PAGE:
My Deep, Slow, car dilemma…
Yesterday the door of our old van fell off. Luckily we were not moving at the time. It had been getting harder to open the sliding door over some time. Actually the kids have been climbing in and out the windows rather than using the door for at least a month. (Once a girl in a park asked Pacha why she got out of the window and Pacha answered that the door was a bit stuck. When Pacha told me this story I said next time to say that your life is unique – just about everyone has a car with doors that open – not many people have one like a rally car where you have to go in through the windows…ha…rally car! – our car struggles to make it over 80kms per hour…).
Just about every child who has ridden in our van absolutely loves it. We call our 1983 Tarago: Emilou and we give her encouragement as she struggles up the hills (‘go Emilou – we love you – Go Emilou – we love you’). My sister’s two year old son Griffin pleads with me to ride in – ‘da bongo wagon’ because it is always so much fun – looking up through the skylight roof, singing as loud as we can to mask the noise of the engine, loading all the surfboards in the back, not worrying too much about sandy feet when we get back in…
And our ‘Emilou’ has been completely reliable over the past 6 years, taking us thousands of kilometres with almost no mechanical problems. I can’t count the many times she has been loaded to the gills with salvage building materials, or plants or soil or seaweed or manure or mulch – all the things we have used to create our slow life in Woombah.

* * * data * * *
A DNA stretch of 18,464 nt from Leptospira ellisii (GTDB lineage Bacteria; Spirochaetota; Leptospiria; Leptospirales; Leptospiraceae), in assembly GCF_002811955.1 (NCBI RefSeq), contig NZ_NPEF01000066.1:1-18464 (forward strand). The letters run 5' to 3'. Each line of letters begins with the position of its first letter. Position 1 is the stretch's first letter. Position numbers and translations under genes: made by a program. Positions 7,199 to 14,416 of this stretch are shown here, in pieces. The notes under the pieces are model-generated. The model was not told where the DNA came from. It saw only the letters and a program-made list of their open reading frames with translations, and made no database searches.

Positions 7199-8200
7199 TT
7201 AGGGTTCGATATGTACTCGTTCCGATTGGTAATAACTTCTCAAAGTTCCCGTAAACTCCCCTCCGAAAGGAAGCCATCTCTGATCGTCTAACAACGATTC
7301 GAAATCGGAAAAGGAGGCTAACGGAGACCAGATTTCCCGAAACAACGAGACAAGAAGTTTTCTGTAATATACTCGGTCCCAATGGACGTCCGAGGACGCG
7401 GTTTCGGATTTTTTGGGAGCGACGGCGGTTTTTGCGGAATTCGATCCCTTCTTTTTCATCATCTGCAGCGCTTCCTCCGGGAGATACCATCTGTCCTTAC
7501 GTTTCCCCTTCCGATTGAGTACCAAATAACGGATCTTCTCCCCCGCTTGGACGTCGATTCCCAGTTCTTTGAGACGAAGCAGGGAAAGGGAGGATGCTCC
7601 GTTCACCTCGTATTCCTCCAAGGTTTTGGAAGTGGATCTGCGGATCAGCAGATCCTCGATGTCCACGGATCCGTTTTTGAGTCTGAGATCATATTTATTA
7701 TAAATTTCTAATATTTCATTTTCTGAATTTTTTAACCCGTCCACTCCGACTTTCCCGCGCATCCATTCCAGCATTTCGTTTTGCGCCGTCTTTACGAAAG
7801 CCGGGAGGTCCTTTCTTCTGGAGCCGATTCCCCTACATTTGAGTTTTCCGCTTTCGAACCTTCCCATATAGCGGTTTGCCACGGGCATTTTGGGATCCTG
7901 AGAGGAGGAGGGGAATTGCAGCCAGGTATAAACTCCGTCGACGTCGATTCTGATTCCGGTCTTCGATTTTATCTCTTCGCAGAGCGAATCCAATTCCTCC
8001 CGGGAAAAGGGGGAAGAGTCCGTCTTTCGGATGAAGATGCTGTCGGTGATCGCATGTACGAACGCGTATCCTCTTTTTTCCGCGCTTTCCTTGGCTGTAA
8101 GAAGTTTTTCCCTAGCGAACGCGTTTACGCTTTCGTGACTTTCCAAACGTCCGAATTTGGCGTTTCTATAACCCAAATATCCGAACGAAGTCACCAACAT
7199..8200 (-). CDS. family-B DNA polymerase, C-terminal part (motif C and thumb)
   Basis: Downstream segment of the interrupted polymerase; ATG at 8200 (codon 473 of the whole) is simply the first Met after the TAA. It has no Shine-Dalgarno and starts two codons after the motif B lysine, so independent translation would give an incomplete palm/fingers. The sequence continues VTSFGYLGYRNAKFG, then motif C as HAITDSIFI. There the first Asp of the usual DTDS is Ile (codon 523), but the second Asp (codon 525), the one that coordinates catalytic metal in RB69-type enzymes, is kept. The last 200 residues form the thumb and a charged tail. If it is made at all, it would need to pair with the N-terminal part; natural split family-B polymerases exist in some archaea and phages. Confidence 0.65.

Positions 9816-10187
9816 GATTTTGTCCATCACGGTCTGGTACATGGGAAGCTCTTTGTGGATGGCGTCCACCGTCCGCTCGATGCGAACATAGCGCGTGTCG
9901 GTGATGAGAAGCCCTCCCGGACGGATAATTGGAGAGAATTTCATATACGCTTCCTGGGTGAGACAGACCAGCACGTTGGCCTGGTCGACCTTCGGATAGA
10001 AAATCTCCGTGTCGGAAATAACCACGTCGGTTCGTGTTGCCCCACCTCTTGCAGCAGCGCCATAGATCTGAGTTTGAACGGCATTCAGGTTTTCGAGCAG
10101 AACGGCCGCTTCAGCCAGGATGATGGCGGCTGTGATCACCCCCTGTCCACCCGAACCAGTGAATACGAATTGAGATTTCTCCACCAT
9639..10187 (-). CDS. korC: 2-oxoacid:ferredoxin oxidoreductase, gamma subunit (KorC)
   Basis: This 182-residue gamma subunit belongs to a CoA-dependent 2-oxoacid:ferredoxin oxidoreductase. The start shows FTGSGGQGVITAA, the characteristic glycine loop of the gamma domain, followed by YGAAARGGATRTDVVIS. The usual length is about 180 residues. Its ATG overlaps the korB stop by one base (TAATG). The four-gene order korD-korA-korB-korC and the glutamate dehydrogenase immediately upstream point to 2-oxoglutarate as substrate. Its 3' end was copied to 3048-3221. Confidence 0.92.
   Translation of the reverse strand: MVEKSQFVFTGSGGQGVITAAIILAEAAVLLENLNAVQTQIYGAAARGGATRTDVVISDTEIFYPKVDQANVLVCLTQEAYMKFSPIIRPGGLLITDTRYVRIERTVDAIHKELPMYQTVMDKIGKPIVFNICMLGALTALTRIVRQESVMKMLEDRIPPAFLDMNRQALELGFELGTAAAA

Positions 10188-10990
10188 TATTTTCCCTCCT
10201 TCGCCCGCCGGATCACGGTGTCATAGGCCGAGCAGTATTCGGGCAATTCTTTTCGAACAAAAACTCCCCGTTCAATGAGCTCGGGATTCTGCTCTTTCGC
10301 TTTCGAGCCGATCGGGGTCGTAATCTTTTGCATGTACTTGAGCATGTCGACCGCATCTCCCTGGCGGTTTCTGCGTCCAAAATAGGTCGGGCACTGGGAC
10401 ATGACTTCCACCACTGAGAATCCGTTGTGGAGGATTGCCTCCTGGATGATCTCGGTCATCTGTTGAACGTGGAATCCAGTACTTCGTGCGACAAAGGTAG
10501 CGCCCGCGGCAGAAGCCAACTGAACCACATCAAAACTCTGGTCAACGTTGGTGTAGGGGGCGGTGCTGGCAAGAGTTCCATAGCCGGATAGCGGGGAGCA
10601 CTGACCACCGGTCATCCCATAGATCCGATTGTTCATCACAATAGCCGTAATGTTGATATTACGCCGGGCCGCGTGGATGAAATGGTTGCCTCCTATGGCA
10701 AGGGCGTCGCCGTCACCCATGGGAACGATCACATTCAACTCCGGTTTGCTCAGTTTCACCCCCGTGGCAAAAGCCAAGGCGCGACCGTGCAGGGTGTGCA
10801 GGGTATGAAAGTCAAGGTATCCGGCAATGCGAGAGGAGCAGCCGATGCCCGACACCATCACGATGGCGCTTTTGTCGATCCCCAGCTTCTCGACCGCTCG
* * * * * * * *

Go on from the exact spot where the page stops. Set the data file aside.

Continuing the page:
A few years ago the odometer stopped going around – so I figure she has decided she is not getting any older, and since she is not moving anywhere she is not using any oil or water (I have never had to fill these). Lately she has had some trouble going backwards – but I figure that she is just taking on my own personality traits: never give up, always look forward to the next adventure!
But, owning a car is one of the biggest contradictions in trying to create our sustainable lifestyle. It pains me to fill her up with fossil fuel - the blood of the Earth. I see the images of oil spills and bedraggled birds and rage at the stupidity of humans in developing this shortsighted, selfish technology that modern humans have been given little choice but participate in. I feel so guilty that I am part of this insanity. I limit our driving as much as possible – around twice a week to the school or local town, once a month for a 2 hour trip to the Gold Coast – but it is still not right.
While people say it is ‘irresponsible’ to drive a polluting old car and instead should be a slightly less polluting 'new' car – I know that buying a new car means there are additional greenhouse emissions created just in the embodied energy to manufacture the car – so the longer I can avoid buying a 'new' car the less impact I have…or not?
So I am stuck. I ‘need’ another car. I live in the country where public transport is very limited and I want to keep my physical connections with my family and old Emilou is definitely ready for retirement. I look at the secondhand car web pages – but I am constantly searching for something that doesn’t seem to exist yet (and may never exist) – a car that doesn’t destroy the Earth.
My conclusion is to look for a secondhand small diesel car (used electric cars are not yet an option in Australia) – where I can at least fill up with bio-diesel in Byron Bay and at some point investigate making my own bio-diesel for fuel.
And perhaps one day I will be able to slow down enough to feel satisfied with just horseback or bicycle or my own two feet to feed this appetite to shift my horizons…